amount of usable energy in the universe is running down. Therefore,

the universe will eventually cease to exist when all its energy is used

up. But if the universe will have an end, it had to have a beginning.

This means that the universe began with all its energy in a usable state.

Hence, the universe had a beginning.


The big bang model reveals that the universe is expanding at an

equal rate in all directions. This is much like the effects of an explosion

which blows debris in all directions. If one goes back in time, the

universe would become more and more dense until the entire

universe would be compressed into an infinitely small point. This

would mark the beginning of the universe.

The scientific evidence for the beginning of the universe does not

stand alone. Philosophical evidence can be found as well. For if the

universe is eternal, there would be an infinite amount of actual events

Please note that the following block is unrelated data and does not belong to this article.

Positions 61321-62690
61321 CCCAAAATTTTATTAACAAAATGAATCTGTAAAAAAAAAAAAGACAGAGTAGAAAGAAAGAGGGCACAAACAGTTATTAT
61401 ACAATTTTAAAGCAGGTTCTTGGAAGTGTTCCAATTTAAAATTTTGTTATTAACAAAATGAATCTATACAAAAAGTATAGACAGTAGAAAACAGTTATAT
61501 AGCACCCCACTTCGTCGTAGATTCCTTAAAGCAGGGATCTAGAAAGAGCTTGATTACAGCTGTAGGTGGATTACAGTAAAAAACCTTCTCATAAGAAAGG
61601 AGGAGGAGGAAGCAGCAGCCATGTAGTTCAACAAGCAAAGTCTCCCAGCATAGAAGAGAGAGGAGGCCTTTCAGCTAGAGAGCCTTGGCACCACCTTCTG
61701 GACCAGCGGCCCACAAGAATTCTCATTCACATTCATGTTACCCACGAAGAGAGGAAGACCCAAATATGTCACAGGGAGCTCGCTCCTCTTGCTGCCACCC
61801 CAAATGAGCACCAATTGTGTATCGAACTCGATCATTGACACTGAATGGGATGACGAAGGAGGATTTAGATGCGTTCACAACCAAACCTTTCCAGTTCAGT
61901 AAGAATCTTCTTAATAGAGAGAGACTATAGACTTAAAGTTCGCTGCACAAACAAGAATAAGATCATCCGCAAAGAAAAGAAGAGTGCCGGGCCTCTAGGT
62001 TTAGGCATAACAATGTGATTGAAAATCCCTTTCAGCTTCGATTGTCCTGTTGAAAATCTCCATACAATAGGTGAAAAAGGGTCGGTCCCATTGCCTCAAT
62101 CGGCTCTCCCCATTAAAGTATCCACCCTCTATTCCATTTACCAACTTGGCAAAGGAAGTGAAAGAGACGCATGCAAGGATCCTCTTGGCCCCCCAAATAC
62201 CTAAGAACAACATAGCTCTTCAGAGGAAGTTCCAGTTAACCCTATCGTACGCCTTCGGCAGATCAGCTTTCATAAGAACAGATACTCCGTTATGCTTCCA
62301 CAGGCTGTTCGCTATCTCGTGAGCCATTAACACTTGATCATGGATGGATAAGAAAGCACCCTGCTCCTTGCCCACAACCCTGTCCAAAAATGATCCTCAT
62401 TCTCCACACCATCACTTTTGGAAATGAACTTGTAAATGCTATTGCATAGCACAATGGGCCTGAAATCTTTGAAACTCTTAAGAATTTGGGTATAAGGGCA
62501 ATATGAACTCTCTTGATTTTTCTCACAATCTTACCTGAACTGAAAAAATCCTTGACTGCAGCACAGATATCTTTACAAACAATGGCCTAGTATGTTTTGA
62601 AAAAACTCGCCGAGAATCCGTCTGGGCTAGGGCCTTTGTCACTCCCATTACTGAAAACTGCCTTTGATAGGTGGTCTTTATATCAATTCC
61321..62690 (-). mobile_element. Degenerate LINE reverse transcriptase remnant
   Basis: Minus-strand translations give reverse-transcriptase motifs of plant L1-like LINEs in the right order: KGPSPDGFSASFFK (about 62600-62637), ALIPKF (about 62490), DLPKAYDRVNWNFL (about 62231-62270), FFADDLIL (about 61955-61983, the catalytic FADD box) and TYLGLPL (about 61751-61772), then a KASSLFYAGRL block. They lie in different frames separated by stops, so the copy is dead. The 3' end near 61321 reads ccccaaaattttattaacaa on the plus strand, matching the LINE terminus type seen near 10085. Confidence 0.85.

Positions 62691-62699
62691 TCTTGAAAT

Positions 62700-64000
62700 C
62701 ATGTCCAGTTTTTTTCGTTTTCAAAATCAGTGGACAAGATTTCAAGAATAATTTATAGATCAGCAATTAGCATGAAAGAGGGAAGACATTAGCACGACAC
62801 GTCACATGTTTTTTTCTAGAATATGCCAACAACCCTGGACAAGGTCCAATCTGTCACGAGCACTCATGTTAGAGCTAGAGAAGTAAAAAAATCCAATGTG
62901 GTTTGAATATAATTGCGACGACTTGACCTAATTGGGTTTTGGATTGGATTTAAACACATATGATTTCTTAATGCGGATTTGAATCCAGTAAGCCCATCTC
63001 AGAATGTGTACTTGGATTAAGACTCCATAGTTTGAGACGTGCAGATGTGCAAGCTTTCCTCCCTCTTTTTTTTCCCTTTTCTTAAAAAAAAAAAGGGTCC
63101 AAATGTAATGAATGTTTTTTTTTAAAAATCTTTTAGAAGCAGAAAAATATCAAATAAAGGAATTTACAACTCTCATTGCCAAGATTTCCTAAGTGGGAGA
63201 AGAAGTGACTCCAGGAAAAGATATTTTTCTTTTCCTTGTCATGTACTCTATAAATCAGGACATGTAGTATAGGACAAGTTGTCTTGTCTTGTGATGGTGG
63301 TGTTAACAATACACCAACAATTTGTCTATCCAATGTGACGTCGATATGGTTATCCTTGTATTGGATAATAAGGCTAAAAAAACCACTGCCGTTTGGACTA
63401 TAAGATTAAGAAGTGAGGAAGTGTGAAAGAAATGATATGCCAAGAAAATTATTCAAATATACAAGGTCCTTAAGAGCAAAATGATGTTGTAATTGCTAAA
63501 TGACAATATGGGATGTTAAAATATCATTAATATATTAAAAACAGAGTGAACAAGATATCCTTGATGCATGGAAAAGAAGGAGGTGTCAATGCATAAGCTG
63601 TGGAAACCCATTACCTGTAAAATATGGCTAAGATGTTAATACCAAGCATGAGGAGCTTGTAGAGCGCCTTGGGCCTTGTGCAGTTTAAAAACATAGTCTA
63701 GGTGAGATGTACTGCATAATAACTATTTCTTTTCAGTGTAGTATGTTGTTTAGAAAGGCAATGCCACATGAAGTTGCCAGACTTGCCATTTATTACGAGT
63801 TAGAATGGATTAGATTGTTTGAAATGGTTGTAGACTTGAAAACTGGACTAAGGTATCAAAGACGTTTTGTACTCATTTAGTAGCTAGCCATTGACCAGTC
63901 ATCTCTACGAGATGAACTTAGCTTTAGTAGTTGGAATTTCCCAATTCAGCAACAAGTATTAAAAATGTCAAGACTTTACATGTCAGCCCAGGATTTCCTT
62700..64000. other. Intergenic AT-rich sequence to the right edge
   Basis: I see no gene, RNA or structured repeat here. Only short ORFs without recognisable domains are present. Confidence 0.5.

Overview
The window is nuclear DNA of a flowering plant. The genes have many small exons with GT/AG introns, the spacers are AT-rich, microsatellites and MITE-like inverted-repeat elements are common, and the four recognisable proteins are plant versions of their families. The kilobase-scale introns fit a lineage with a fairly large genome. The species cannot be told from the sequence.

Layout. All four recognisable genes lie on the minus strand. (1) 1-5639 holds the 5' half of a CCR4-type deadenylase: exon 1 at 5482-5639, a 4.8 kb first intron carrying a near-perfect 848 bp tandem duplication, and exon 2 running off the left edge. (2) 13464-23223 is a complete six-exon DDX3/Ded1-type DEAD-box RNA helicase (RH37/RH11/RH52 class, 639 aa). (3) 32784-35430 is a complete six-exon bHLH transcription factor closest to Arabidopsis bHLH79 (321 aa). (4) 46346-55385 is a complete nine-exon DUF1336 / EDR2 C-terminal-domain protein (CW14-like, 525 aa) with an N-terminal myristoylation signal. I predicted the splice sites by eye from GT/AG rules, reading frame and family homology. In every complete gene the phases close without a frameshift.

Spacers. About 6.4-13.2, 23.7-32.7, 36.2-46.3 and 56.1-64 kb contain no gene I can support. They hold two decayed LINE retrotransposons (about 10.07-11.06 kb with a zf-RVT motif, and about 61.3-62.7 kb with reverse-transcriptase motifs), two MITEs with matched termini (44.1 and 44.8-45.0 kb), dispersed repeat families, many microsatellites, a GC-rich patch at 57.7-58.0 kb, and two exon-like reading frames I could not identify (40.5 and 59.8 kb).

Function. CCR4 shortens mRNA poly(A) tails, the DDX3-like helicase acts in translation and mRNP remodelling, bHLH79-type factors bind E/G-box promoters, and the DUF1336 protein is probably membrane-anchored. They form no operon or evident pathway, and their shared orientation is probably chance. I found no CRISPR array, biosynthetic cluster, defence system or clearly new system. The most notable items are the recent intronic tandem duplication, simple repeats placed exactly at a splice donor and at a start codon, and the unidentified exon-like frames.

in the past. But then it would be impossible to reach the present

moment. For no matter how many events one traverses, there will

always be an infinite amount of events left. Hence, the present

moment could never be reached. But the present moment has been

reached. This reveals that there is only a finite amount of events in the

past. Therefore, the universe had a first event. In other words, the

universe had a beginning.

Bertrand Russell’s objection therefore loses its force. The universe

cannot be eternal. It must have a cause. Eventually one must arrive

at a first cause, a being that needs no cause. This uncaused being is

what the theist calls God.


The French existentialist Albert Camus authored the novel

entitled The Plague. In this work, Camus argued that if God allowed

the plague to occur, then to fight the plague is to fight God. Therefore,

to be religious, one must be antihumanitarian. Only the atheist can

be a humanitarian and remain consistent with his beliefs.

However, though God permits the plague (symbolic for evil and